Businesses at Makerere came to a standstill after the Internet predicament hit Uganda’s oldest university for the past three weeks.
Several departments at the university have not had internet connectivity for the last 3 weeks after the break of an optic fibre cable that connects them to the main server.
The most affected areas are Mountain Resource Center, Philosophy Resource Center and Department of Journalism and Communication.
Other areas sharing the internet catastrophe are department of Literature, department of History and other offices housed near main building and college of humanities and social sciences – Chuss.
Fourth year students from the department of Journalism claim they have for three weeks missed classes that require internet connection.
On Thursday last week, students put on pressure the University internet providers The Directorate for ICT Support (DICTS) to explain the reason why they are not connected to both wireless (Wi-Fi) and Ethernet cable internet connections.
Joanitah Asiimire, a fourth year journalism and communication student said that their lecturers have now resorted to teaching multimedia and online journalism in theory for lack of internet in their multimedia labs.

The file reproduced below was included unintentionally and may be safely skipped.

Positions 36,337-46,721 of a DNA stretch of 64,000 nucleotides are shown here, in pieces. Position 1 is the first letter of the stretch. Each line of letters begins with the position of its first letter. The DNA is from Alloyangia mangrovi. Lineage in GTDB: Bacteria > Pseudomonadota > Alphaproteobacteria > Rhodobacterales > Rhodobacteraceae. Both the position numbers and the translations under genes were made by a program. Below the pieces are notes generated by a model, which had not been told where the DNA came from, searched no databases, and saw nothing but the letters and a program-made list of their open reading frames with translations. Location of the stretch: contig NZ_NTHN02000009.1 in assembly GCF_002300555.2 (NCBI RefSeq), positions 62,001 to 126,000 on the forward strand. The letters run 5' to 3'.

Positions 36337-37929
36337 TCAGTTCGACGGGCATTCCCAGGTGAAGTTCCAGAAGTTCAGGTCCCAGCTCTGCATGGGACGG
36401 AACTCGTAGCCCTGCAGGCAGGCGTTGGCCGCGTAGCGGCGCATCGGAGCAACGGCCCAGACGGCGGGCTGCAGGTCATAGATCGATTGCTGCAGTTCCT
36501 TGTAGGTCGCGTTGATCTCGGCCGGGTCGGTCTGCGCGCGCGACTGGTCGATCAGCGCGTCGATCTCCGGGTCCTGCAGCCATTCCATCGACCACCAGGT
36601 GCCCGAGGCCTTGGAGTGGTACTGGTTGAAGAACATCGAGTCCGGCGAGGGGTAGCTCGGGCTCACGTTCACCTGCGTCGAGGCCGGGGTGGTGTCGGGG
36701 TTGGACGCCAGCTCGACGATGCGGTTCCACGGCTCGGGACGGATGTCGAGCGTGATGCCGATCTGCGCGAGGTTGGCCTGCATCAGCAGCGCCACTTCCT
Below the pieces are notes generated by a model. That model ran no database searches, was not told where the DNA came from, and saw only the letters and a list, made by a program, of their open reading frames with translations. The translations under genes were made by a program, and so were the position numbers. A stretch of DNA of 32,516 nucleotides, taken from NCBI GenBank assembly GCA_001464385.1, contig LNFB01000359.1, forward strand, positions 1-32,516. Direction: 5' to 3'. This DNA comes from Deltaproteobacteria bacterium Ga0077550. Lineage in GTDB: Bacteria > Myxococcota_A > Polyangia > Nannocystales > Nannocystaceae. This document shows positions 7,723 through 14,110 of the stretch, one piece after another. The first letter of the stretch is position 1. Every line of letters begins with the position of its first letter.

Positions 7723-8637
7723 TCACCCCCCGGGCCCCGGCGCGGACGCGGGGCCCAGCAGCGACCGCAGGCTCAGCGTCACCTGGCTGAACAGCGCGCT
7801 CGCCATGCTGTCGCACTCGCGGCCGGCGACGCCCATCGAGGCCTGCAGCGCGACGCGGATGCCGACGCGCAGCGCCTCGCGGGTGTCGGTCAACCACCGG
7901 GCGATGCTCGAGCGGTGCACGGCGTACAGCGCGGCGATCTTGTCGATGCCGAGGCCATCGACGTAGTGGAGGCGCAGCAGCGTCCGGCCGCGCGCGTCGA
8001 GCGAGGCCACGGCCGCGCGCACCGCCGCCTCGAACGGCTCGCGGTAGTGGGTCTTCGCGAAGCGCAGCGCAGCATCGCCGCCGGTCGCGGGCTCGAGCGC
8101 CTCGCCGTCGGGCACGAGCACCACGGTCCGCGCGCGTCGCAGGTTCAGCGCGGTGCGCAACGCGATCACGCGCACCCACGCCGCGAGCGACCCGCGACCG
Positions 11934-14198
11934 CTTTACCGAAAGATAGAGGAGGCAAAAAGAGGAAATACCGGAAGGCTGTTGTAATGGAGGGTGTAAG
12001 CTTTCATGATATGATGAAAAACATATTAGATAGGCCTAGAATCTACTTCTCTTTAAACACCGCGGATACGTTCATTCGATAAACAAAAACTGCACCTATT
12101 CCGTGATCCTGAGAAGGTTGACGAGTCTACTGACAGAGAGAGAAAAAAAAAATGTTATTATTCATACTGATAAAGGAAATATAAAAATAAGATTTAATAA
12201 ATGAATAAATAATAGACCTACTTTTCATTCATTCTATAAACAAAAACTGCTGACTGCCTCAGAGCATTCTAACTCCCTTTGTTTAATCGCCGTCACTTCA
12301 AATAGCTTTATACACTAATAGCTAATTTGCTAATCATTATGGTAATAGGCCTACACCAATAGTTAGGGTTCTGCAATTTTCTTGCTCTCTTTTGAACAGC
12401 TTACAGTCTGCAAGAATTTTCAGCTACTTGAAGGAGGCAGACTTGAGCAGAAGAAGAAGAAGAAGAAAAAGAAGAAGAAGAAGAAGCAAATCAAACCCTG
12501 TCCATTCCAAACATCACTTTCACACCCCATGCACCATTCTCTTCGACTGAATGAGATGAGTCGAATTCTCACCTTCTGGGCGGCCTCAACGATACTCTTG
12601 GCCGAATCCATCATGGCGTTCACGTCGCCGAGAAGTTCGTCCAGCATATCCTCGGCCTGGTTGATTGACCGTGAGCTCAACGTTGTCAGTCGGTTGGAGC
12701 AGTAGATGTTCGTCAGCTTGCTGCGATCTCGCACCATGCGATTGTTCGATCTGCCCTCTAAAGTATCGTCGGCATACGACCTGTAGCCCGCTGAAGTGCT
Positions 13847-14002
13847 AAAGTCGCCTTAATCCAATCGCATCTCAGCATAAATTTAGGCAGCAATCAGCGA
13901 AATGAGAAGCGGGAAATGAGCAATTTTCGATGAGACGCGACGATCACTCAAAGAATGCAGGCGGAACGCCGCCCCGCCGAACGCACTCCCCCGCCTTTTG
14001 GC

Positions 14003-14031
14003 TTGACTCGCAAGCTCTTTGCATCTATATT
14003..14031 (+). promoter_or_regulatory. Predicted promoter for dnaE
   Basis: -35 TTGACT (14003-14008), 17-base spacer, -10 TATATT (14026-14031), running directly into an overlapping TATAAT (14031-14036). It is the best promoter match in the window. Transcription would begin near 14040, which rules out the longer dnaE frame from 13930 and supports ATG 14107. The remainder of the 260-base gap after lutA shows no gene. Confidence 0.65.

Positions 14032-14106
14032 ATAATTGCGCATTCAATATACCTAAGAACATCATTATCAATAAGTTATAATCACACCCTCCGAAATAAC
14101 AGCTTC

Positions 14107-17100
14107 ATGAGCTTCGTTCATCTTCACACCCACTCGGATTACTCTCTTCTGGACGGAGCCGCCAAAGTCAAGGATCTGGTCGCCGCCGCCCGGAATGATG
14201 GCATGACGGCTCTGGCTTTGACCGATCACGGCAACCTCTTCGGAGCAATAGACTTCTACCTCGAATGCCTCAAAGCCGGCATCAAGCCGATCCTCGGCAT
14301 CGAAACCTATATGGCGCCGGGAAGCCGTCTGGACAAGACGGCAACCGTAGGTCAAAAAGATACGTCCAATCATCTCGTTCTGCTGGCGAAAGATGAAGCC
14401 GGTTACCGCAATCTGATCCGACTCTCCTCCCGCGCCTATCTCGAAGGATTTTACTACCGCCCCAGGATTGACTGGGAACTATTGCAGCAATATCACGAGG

However, DICTS calmed down the angry students saying they are handling the issue because they had contacted the responsible authorities in the affected areas but students are continuing to miss classes for lack of internet.
But when Cyclone Times contacted Prof Edward Kirumira, the principal of CHUSS said that he is aware of the problem but the college does not have money to fix the broken optic fibre cable.
“With this new financial policy, college heads [principals] no longer receive money to handle such issues but I have written to the centre about the problem I have at Chuss,” the principal said.
Students leaders also condemned the problem saying its near examinations time.
“It is so unfortunate because this is the time students need Internet for preparation of exams, we are engaging DICTS and our college authorities to see the problem fixed, said Namuganza Florence, GRC school of Languages, Literature and Communication.
She also added that concerned authorities should find an immediate solution to resolve this crisis because internet is a necessity for academic students research.
Early this month, most wireless network connections at halls of residences and university quadrangles had their passwords changed for unknown reasons making majority of the students unable to access them.
Makerere university internet connectivity project is currently funded by Sida, aimed at strengthening national research capacity in developing countries. However, this project is soon to expire.
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